by Colleen Flaherty
When former Indiana superintendent of schools Tony Bennett came under fire for changing the grade of a privately owned charter school run by a political ally, it seemed like his A-F grading system was less about helping the students and families of Indiana and more about helping his biggest donors.
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In response, the Republican leaders in the Indiana General Assembly called for a study of the grading system. The findings were issued today.
The final report concluded that grades were given hastily due to Bennett’s new school evaluation program having an inadequate framework. Grades were handed out with very little transparency, which was evident when it was later revealed Christel House, a school run by a top GOP donor, had its grade switched from a “C” to an “A.”
“At the end of the day and this report, the Bennett administration’s process and the substance of its model contributed to where we are today — where few believe in nor give credence to a single letter grade to judge the work of our schools,” said Teresa Meredith, classroom teacher and president of the Indiana State Teachers Association.
The report found that “Dr. Bennett expressed surprise and dissatisfaction” because of the low grade, which “prompted an energetic response to find solutions to what was perceived to be an unfair and inaccurate result.” After changing the grade twice, the same treatment was given to other schools with similar circumstances.
Additionally, public schools did not take to the new grading system because it was crafted by Bennett, then-Gov. Mitch Daniels and GOP powerbrokers — all of whom went out of their way to diminish teachers publicly — rather than educators and community leaders.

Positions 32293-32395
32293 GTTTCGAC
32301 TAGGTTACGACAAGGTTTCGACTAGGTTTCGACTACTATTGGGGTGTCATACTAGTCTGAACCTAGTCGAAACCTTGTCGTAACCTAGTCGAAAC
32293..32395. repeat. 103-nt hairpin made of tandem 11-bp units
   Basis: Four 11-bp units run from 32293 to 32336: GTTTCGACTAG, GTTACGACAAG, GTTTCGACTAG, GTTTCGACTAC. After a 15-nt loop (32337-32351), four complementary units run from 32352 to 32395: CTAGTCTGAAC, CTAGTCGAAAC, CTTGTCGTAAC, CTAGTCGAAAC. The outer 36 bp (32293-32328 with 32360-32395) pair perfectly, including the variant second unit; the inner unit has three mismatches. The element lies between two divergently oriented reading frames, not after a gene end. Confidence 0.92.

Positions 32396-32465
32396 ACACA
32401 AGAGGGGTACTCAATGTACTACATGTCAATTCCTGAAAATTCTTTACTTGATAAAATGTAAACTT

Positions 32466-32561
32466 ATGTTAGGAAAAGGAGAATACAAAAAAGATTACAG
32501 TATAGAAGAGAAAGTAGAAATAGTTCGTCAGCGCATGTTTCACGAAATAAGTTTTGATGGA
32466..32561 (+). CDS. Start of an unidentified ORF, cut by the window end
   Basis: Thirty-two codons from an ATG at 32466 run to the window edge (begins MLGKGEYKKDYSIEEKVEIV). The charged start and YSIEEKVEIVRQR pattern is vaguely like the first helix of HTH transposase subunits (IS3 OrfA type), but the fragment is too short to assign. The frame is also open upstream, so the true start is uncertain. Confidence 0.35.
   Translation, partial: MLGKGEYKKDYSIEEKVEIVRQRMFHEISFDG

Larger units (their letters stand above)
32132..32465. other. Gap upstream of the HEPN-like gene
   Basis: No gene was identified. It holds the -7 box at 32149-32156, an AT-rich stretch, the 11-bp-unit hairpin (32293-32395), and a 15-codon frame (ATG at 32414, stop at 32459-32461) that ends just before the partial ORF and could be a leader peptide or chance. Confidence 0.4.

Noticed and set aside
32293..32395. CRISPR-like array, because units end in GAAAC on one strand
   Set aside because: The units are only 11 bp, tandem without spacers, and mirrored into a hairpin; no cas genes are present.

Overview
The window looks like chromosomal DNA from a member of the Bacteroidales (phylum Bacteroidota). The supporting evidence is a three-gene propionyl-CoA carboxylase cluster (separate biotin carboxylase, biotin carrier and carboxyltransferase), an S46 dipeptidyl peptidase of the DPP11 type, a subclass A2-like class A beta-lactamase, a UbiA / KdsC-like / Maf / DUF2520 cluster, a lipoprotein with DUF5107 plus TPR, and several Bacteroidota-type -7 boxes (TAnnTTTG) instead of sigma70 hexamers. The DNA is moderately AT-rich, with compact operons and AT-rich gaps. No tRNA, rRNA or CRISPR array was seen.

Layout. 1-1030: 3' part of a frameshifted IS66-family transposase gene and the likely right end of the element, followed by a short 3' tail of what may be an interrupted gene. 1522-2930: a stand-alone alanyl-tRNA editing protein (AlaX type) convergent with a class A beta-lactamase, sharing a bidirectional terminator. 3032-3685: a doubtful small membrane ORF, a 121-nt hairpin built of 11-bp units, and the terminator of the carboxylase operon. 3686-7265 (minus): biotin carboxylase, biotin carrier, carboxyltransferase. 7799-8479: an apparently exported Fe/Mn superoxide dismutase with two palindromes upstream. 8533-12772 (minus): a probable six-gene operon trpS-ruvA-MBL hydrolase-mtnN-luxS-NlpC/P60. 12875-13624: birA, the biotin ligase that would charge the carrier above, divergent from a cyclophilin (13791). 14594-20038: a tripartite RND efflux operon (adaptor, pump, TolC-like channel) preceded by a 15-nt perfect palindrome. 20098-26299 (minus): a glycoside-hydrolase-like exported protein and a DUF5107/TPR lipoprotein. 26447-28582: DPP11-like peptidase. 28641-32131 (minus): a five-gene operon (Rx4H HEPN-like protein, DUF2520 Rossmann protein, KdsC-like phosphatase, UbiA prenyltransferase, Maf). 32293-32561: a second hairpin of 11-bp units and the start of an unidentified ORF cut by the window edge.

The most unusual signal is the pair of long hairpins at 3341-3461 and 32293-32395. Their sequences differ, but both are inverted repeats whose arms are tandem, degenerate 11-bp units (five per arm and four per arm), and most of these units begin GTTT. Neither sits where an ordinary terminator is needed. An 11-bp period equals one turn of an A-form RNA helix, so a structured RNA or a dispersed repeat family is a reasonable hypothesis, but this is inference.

According to the final report, “a significant portion of the educational community did not . . . trust in the accuracy or fairness of the Bennett Rule’s Metrics, did not believe the that the metrics represented essential accountability constructs, and did not believe that the Rule treated different school formats [public, private, charter] equally and fairly.”
Said Meredith, “Educators’ voices must be a part of this process moving forward.
“If Indiana’s grading system is going to provide reliable, valid or useful data to teachers, administrators or even to parents, then it must be based on multiple factors, must be developed in the light of day and must be developed with the help of practitioners who understand that students’ mastery can be demonstrated in many ways.”
Indiana House Democratic Leader Scott Pelath maintained that the A-F grading system doesn’t work for Hoosier students.
“The fact is people will never fully trust grades doled out by politicians for political purposes,” said Pelath. “That’s why some communities in Indiana are pledging to ignore them altogether.”
Recently, the Fort Wayne school board passed a resolution to no longer recognize the A-F grading system for its schools. Not only are the grades given with little collaboration or oversight, they take money from struggling schools in economically hurting areas.
“The grades are for rewarding friends and punishing the weak,” said Pelath. “Other investigations are continuing. When they’re all done and we add them up, maybe we’ll slow down on the experiments and remind ourselves that education is about the kids, not the powerful. There isn’t anything from this episode that will help make a child score better on a math test.”
Bennett, who recently resigned from his post as Florida education commissioner amid public and professional ridicule, is part of a national movement of so-called education “reformers” who are attempting to privatize education and undermine public schools. A-F grading has been roundly criticized as another way to prop up unaccountable voucher schools and direct taxpayer dollars to private institutions at the expense of students.
“We cannot continue to allow this system to disparage children, teachers, schools and communities,” said Meredith.